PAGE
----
Parasites and morality

An anonymous Christian academic commenting on an earlier piece of mine, about the overwhelming witness in pre-modern theology to the ongoing goodness of creation (notwithstanding the Fall), criticized my passing reference to parasitism, because it was passing. Though the old writers were well acquainted with predation, they were simply unaware, he said, of the grave new challenge to God’s goodness posed by parasites:

Without microscopy, most parasites couldn’t even be seen; and without molecular biology, their exquisitely designed mechanisms for producing slow, prolonged suffering leading to death—not quick, relatively painless death, such as at the hands of a lion or a shark—were not fully “appreciated.” This is the type of phenomenon that Darwin was driving at.

What he has in mind are clearly principally insect parasites, for that is what troubled Charles Darwin so, and Darwin used exactly the same highly teleological language:

I cannot persuade myself that a beneficent and omnipotent God would have designedly created parasitic wasps with the express intention of their feeding within the living bodies of Caterpillars.

For Darwin, the host’s suffering is “the express intention” of the parasite’s design, and for his successor too their mechanisms are designed “for producing slow, prolonged suffering leading to death.”

Science then (rather than the common experience of the natural world enjoyed by the ancients) is what makes continued belief in creation’s goodness untenable in this enlightened and disillusioned day and age. Being eaten by lions was known to Augustine, waspbut though he could attribute that to God’s wisdom (as the Bible does, Ps 104.21) he would have been rendered mute by the wicked ways of wasps. That viewpoint is shown by the prevalent angst about theodicy, and the kind of expedients that are put up so often by Theistic Evolutionists which, for the most part, seek to distance God from creation by making evolution to a greater or lesser extent independent of him. And thus the basic assumption is that the Ichneumonidae over which Darwin agonized cannot, to any moral person, be the work of a moral God, but of an imperfect, quasi-autonomous “Nature”.

Meanwhile, of course, the atheists, who have already infinitely distanced God from creation intellectually, use the same evidence from parasites to claim that the Creator God is evil. To complete the picture, the dominant folk-theology blames it all on Satan, which is equally for the purpose of exonerating God by distancing him from his creation.

Now the original comment was pretty irrelevant to my article on historical theological beliefs, and is also rather less than scientifically or theologically rigorous in attributing the deliberate infliction of suffering to one of God’s creatures, or in attributing any purpose whatsoever to naturalistic evolution. I think we need to be a little more careful in both areas – in theology, regarding the “morality” of God, and in biology regarding the suffering of animals, especially when the latter is regularly used nowadays to remodel the former.

On the first head, it’s rather important to remember that Christianity is all about coming to faith in God through Jesus Christ (Acts 16.34). That’s faithπιστις, belief, trust, assurance, reliance. The very start and core of that (going back to how faith was lost at the Fall) is acknowledging that God’s way is right, and that ours is wrong (Lk 7.29). The God of faith is the God who is our Judge, excluding him from any possibility of being the one we judge. The person who does not believe in God may disbelieve because he does not accept what God does – for example, not only in nature, but in punishing sinners – but that is directly linked with the refusal to acknowledge him as our Judge, and as the source of all true wisdom (aka “knowledge of good and evil”) that we have.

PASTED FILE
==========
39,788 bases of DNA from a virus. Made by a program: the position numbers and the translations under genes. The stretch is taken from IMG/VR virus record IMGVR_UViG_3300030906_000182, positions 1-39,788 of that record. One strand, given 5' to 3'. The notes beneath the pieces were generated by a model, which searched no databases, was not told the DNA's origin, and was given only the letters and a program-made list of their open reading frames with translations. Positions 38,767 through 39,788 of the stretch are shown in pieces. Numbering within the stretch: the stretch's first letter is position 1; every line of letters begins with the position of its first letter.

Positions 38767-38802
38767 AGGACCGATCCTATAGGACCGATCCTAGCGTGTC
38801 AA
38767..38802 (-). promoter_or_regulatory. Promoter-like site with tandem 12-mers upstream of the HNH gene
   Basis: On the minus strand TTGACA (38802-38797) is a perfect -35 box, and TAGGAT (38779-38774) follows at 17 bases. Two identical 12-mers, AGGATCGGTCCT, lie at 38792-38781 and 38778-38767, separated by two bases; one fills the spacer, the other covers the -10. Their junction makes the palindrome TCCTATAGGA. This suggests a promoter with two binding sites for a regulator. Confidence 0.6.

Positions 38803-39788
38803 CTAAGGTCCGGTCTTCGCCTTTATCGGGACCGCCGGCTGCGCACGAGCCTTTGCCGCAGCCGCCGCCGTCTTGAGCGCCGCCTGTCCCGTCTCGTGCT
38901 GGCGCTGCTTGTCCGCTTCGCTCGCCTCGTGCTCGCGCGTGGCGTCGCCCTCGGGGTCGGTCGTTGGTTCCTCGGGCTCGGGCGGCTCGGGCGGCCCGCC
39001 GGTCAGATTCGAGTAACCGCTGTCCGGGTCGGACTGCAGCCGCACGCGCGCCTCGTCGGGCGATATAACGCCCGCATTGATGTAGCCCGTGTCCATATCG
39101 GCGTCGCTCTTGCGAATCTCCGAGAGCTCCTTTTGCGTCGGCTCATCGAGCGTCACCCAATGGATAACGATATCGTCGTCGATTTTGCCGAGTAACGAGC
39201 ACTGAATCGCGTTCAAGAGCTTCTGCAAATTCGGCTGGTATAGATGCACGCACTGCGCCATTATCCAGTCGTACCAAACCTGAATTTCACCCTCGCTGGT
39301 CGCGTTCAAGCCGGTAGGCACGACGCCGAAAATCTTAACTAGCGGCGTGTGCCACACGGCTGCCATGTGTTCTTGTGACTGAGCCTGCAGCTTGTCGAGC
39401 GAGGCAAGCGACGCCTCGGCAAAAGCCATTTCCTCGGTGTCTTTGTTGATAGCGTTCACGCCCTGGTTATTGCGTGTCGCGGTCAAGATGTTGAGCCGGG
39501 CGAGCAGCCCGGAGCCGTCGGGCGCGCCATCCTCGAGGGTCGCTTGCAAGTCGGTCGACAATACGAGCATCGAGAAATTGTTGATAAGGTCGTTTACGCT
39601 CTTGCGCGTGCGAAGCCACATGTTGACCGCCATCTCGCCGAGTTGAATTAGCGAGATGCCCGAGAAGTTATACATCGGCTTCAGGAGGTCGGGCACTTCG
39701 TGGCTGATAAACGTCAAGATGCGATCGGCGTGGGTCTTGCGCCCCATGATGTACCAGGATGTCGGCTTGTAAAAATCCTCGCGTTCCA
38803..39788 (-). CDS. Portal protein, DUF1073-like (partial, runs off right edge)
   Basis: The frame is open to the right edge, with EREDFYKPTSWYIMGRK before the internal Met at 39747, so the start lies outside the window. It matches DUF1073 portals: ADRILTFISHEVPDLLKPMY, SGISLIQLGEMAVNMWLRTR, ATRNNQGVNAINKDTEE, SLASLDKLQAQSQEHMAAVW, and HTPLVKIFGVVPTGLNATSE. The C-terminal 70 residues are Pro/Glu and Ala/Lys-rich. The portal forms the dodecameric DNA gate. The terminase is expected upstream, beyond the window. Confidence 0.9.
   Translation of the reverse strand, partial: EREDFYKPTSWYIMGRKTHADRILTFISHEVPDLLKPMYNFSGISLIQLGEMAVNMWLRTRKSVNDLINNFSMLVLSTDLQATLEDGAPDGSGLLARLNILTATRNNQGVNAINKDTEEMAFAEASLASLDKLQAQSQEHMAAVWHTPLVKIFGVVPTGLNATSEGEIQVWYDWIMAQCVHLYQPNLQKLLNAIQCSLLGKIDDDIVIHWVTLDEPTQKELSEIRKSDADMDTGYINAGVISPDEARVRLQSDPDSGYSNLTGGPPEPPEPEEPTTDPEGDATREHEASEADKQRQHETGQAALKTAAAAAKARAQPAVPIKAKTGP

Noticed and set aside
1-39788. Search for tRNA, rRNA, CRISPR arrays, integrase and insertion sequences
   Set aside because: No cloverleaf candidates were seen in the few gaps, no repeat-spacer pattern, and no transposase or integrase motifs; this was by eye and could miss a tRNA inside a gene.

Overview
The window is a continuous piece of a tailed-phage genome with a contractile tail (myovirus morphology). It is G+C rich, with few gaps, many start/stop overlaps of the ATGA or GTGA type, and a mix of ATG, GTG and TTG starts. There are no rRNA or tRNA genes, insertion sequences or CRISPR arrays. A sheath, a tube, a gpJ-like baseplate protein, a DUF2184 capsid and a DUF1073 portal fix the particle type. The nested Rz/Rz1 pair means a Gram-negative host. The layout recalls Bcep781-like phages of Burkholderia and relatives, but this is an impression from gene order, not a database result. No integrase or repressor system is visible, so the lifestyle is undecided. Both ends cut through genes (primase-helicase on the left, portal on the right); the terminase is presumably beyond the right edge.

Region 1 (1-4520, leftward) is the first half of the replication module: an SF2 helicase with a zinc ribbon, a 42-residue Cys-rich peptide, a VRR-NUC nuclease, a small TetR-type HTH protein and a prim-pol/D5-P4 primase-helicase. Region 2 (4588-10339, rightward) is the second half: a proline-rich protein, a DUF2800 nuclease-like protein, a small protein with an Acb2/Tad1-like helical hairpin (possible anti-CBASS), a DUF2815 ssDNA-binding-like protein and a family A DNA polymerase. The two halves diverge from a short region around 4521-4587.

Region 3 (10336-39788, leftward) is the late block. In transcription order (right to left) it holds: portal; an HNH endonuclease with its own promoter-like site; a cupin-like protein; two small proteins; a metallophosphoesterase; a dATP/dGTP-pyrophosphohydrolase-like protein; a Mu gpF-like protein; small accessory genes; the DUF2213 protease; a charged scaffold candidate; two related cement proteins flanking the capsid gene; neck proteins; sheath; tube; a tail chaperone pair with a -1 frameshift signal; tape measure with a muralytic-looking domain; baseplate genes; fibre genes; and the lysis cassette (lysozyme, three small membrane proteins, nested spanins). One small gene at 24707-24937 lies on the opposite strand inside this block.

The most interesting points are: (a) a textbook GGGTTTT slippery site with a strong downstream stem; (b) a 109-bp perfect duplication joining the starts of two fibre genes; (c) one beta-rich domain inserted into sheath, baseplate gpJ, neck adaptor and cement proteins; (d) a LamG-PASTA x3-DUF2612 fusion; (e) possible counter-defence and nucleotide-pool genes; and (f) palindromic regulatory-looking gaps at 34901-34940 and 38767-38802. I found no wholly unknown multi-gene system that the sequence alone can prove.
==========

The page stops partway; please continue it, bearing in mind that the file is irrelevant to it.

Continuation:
Regarding this metaphysically, God is definitionally the infinite source of good, of which we participate only in a very limited and particular part. God, in his very nature, is not the kind of Being that we can judge, but the One who judges us. What he does and says are right not only because he does and says them, but because he is not just one particular instance of a being, but the One who by very nature is right, which is why he does and says what he does. This is the classical view of the God of divine simplicity, in which God and good are identical, as opposed to the personalist view in which God is a complex of rather contingent and sometimes partial attributes (cf Open Theism, in which there are things he finds out – even from us, that change his mind and correct his misapprehensions).

In this latter mindset, there might conceivably be a God whose goodness is less than morally perfect, and so whose creation contains unforced errors. So we need to prove that our God isn’t like that one through case-by-case theodicy. But in the former, classical, theology God is not strictly a moral being at all, for “morality” is God’s good will regarding man’s created nature. If one takes the Ten Commandments, or any other moral precepts of God, they are the way we ought to behave in order to be consistent with our true human nature. It does not at all follow that the same precepts hold for apes, or lions – or Ichneumonids. As Aquinas taught, they each reveal diffent, sometimes surprising, facets of God’s goodness.